Jim Quick, President and CEO of the Aerospace Industries Association of Canada (AIAC), kicked off this year's summit by highlighting the importance of a global aerospace discussion. Although the AIAC is a Canadian organization, Quick emphasized that the event has enabled them to bring together Canadian and International perspectives to achieve this objective. As one of the presenters so eloquently said, the Aerospace Summit is a “venue to exchange ideas and provoke thought.” Here are three thought-provoking insights we took away.
Technology Innovation is Dependent on Culture
On the Small Business panel, contextere CEO, Gabe Batstone, highlighted the importance culture plays in technology innovation and adoption. More specifically, Batstone explained that three things have recently changed in this regard: politics, pace, and partners. Firstly, politicians are becoming increasingly involved in the Aerospace and Defense sectors, creating a different dynamic in the industry. Secondly, the pace of technology innovation has significantly increased, which brings us to the third element, partners. Because of the increase in pace, companies can no longer do everything themselves, the need for partnerships and collaborations to address market conditions has become a cornerstone of innovation and success. As such, companies require a cultural shift to be in a position to act on and adopt these changes. This was echoed by Major General Robert E. Wheeler. In his discussion about cyber security, he explained that it's not just about breach prevention and compliance. Companies require good leadership and a culture change to be more efficient, effective, and use cyber security as a competitive edge.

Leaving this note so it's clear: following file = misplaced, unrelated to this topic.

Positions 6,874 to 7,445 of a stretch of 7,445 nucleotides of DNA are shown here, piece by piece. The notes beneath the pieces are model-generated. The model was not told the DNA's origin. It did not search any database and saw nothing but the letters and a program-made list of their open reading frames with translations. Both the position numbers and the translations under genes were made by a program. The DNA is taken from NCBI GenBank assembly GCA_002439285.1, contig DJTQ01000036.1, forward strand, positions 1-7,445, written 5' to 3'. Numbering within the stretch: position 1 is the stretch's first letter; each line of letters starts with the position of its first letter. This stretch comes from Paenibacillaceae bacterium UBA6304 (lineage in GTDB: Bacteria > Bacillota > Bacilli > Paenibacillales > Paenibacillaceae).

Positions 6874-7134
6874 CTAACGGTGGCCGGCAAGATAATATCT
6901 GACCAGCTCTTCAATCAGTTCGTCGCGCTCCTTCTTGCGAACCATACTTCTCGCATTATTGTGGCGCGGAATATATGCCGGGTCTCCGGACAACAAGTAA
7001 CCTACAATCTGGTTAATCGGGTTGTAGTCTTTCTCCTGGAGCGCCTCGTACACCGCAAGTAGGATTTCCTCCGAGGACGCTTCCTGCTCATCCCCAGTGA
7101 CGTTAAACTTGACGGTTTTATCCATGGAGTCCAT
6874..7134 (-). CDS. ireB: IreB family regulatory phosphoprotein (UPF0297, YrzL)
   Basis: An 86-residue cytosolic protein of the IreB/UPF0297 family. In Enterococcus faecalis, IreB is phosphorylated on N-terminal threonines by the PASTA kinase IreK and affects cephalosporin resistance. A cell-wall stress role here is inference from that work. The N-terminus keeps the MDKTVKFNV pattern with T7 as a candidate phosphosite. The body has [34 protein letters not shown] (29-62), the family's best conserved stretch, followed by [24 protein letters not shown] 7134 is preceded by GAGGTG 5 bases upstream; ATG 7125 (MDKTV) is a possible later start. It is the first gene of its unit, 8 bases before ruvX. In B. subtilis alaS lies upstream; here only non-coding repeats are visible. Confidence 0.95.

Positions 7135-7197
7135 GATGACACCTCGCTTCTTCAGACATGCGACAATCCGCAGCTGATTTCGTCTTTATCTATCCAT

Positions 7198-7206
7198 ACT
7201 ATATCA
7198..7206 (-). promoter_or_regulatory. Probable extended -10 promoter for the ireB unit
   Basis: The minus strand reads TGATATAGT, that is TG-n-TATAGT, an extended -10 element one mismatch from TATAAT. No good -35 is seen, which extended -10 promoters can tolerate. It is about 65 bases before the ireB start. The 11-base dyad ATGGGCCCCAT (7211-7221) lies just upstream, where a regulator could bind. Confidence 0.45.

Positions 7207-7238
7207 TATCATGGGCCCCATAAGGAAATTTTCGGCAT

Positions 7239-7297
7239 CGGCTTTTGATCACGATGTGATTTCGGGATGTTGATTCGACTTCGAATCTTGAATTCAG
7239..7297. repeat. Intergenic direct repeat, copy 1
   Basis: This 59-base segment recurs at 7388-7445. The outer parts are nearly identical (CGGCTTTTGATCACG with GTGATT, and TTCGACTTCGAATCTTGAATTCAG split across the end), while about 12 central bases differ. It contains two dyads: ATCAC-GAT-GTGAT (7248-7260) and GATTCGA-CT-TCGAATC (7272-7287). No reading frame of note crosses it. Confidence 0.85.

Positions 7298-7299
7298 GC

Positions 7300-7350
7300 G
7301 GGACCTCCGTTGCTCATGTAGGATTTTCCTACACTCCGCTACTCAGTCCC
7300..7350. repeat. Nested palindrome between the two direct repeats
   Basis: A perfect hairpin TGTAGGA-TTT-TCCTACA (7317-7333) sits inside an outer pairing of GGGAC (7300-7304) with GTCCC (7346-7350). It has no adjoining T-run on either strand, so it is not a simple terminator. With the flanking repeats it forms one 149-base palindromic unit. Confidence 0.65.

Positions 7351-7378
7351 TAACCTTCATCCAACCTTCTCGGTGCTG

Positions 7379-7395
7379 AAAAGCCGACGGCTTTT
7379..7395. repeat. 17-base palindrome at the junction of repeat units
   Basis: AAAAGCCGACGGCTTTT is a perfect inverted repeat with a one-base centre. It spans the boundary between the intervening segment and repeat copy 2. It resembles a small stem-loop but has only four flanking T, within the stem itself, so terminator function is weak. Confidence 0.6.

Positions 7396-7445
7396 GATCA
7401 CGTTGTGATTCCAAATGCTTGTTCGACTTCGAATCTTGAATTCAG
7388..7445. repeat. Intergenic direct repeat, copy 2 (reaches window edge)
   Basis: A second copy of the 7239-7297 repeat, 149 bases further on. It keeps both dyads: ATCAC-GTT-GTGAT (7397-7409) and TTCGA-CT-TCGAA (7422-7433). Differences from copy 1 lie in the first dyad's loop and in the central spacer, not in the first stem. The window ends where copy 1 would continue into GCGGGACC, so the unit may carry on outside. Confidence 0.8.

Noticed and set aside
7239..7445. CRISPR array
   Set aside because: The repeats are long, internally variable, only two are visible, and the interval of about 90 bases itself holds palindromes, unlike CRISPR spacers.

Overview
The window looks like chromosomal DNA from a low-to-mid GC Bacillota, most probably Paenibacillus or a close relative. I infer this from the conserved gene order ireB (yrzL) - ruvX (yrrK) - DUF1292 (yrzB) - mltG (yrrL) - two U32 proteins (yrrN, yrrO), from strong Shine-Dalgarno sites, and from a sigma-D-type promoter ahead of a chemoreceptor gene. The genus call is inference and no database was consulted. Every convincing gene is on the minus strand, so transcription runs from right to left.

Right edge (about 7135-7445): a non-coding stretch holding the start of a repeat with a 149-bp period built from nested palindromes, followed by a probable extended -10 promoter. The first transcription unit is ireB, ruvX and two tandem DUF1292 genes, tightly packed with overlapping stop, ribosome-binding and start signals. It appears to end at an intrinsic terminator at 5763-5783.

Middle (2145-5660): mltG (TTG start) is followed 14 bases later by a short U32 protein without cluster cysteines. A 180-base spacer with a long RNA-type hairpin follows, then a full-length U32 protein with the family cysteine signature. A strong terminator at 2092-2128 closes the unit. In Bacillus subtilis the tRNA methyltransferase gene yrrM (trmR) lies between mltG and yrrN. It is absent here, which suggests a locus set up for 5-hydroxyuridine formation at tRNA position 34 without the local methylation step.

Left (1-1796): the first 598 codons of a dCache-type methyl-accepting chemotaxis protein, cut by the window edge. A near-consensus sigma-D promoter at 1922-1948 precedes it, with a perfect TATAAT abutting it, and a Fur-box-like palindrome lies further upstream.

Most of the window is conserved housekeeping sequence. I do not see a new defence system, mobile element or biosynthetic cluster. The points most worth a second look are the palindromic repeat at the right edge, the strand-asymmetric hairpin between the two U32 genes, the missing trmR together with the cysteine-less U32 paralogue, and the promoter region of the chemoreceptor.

The Answer Isn't More Data
In a world that has commoditized data, there has been a recent shift in perception that more data isn’t the answer. According to Major General Wheeler, people don't want more types of data and sensors. Instead, they want the ability to access data that's already being collected. This is where big data analytics and artificial intelligence can be harnessed. By leveraging these technologies, we'll be able to better understand data. Ken Peterman, President of Government Systems at ViaSat Inc., explains that this will, in turn, enable companies to create new business models. For example, Peterman described how ViaSat is using their in-depth knowledge of customer performance to provide credits where appropriate.
Public and Private Sectors Should Collaborate
Regarding technology innovation, the private sector has long surpassed the government in its capabilities. Where the government and defense sector historically made significant investments in developing new technology, they’re no longer able to keep pace with the private sector. Partnership and collaboration between the two sectors could, for example, greatly help our troops stay more connected in remote areas.
What’s more, from a cybersecurity perspective, Major General Wheeler explained that having two points of access (public and private) can compromise security. Both state and non-state actors are already playing a part in cyber security and should consider collaborating to create one point of access and increase security. Ultimately, promoting a culture of collaboration across sectors will create a win-win dynamic.
Overall Take Away
In a world where everything and everyone is connected, the importance of shedding our individualistic tendencies is becoming increasingly important. Collaboration and partnership have become cornerstones to innovation. And, as a result, these are key to remaining competitive.